“What In-House Counsel Wants”

In October, I attended a Los Angeles Intellectual Property Law Association panel discussion that shared insights on the challenges of and strategies for developing and maintaining successful business relationships with in-house counsel.

I attended a very similar panel in November, “What In-House Counsel Want” organized by the Jewish Federation. The distinguished panelists included:  David Burg, Senior Vice President, Litigation, NBC-Universal; Peter Hebert, Senior Vice President, Lead Counsel, City National Bank; David Hyman, General Counsel, Netflix; and Nicole Jaeger, Vice President, Assistant General Counsel, CBS Television. The event was moderated by Jonathan Anschell, Executive Vice President, General Counsel, CBS Television.

For lawyers in private practice who want to work with in-house counsel, getting in the door with a new client can be a challenge – staying there can sometimes be a bigger one.  The panelists answered a variety of questions for which outside lawyers are always seeking answers. I’ve highlighted some interesting insights below:

Why hire outside counsel?

  • Looking for specialty lawyers.  Many times, in-house counsel hires outside counsel when they are looking for a lawyer that has specialized knowledge in a particular area, particularly when they feel they’ve tapped-out their internal knowledge base or technical expertise.  This often happens when dealing with emerging technologies that in-house counsels are not familiar with.
  • Time-consuming projects.  One of the panelists mentioned that when a time-consuming project comes across their desk, they prefer to outsource the work, as it takes too much time away from other work.
  • Litigation.  For in-house counsels that do not regularly handle litigation, filing for litigation can often be a trigger point.

How can outside counsel pitch themselves to in-house counsel?

  • Unsolicited emails.  Unsolicited emails don’t typically go far; it’s much better if the lawyer knows someone at their firm who can make an introduction.  If you are going to send a “cold” email, distinguish yourself!  Ways to do this:
    • Their lawsuit is not news to them, they know.
    • If you are emailing them about one of their cases, they want an honest assessment.  They need to know the brutal, straightforward evaluation.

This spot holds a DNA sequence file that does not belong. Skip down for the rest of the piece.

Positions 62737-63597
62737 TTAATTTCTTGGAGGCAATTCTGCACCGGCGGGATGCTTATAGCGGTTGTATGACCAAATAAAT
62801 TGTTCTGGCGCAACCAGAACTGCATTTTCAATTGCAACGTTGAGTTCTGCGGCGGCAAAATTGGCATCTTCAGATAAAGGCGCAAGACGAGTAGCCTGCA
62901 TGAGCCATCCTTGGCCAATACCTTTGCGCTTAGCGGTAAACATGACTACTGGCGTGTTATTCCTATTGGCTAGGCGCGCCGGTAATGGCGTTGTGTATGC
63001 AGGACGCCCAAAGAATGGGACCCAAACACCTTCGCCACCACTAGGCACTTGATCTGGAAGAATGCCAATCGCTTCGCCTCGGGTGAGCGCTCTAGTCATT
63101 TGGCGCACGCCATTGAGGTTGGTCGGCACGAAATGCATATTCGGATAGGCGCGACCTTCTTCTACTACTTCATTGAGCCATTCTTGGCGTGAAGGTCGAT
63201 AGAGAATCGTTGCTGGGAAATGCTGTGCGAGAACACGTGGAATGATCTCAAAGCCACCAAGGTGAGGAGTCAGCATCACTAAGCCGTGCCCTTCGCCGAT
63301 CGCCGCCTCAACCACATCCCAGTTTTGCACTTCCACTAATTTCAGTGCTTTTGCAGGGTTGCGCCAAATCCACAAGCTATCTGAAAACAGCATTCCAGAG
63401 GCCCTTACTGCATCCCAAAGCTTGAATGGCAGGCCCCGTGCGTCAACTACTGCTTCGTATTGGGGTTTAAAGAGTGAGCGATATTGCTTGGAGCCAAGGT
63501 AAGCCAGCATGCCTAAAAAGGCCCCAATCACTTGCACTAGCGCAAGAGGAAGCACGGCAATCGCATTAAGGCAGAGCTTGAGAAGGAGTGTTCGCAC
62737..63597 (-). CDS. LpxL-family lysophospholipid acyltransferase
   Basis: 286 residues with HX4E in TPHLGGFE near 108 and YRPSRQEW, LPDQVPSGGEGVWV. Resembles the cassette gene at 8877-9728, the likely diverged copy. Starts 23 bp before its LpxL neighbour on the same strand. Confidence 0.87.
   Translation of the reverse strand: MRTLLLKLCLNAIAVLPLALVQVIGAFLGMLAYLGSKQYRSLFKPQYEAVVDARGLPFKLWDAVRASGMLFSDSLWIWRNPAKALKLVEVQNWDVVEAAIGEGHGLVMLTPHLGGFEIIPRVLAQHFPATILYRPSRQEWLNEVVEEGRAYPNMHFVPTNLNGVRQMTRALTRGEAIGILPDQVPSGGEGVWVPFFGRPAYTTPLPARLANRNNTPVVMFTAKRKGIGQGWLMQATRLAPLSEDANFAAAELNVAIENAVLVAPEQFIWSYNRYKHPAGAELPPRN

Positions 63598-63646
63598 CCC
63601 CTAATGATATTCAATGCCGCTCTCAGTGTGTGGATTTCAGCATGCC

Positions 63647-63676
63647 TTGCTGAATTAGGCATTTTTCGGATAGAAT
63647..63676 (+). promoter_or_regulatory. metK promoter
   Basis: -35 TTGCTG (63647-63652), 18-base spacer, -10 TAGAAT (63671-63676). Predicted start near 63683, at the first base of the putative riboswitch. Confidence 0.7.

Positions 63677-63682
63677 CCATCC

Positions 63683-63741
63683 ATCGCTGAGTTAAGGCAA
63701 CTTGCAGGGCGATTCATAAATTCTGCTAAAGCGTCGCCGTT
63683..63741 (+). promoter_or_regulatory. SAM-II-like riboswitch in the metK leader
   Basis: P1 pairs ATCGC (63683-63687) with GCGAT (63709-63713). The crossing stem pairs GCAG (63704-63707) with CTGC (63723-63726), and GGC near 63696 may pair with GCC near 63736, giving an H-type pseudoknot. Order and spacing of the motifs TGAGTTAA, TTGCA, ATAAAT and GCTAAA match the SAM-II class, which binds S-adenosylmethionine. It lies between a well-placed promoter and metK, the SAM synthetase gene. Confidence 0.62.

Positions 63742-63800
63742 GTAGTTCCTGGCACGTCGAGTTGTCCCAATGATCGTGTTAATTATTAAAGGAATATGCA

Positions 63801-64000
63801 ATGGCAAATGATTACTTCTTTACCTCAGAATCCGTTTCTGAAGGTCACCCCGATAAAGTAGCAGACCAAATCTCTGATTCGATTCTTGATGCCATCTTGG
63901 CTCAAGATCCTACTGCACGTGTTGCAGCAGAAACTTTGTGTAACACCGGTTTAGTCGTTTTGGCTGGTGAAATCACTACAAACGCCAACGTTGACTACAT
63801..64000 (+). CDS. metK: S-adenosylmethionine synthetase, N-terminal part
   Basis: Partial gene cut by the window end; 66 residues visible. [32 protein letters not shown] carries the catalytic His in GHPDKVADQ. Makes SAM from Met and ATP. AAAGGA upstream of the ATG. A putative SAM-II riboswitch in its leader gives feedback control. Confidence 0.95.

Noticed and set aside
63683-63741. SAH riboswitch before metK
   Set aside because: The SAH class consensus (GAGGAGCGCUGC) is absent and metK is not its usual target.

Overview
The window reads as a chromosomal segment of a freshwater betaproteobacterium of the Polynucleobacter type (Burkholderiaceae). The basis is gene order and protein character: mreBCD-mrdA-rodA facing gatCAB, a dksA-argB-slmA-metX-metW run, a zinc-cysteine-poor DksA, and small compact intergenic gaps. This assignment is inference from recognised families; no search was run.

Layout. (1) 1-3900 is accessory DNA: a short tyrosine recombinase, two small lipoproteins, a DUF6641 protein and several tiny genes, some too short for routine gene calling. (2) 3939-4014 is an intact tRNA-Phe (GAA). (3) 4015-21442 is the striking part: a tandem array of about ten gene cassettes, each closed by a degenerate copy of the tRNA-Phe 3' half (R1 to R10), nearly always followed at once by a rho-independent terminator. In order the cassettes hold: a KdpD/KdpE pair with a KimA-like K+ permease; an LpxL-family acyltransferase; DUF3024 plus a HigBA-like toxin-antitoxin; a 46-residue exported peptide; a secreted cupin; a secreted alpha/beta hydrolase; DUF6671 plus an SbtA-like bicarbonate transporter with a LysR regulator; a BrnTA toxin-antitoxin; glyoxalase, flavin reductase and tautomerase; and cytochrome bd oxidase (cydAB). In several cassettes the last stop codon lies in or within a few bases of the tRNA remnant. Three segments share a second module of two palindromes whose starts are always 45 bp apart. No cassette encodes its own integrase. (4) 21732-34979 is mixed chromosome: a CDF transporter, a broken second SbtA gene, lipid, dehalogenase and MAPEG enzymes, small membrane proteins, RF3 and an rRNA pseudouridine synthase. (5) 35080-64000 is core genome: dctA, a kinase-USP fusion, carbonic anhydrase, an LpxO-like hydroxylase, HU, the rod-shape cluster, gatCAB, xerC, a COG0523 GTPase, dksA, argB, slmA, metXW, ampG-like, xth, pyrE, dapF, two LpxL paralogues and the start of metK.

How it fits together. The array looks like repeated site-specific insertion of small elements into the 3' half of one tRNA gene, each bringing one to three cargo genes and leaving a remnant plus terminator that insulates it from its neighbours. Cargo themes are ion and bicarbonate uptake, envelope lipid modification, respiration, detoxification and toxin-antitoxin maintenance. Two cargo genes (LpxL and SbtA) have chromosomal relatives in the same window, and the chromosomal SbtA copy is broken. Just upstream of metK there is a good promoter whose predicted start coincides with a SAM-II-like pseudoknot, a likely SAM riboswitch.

• MCLEs. Provide an analysis of a recent case that is relevant to their firm.  All lawyers need to fulfill their continuing legal education, so they appreciate the offer to attend an MCLE-accredited presentation that would pertain to their industry.

How do you choose between lawyers?

  • Understanding the business model and market is key.  It’s important that outside counsel fully understands how the outside counsel legal department is handled, i.e., how cases are assigned, who handles what case, how cease and desist letters are handled, etc.  If you don’t know, ask questions: How do you like this information to be communicated? Should we interact with you or the client?
  • Lawyer vs. Law Firm.  It is very rare that in-house counsel hires law firms versus lawyers.  They want someone they can trust, who writes well and, most importantly, needs little oversight.  It doesn’t matter to them what law firm is behind the talented lawyer.
  • Clients are important to everyone.  They need a lawyer who understands their client’s expectations.  Just like everyone else, in-house counsel needs to take care of their clients.

Is the billing rate important?

  • Play it fair.  Billing rates are not so important as long as the lawyers are billing fairly.  No one likes reviewing bills.  Outside counsel wants to easily breeze through the attorney’s invoice and not have to stop and question outrageous amounts.

In conclusion, the panelists agreed that they are looking for attorneys who can be responsive, have a sense of urgency, strategize on how to save time and money and, most importantly, have someone they can trust.

-By Berbay Senior Account Manager Megan Braverman

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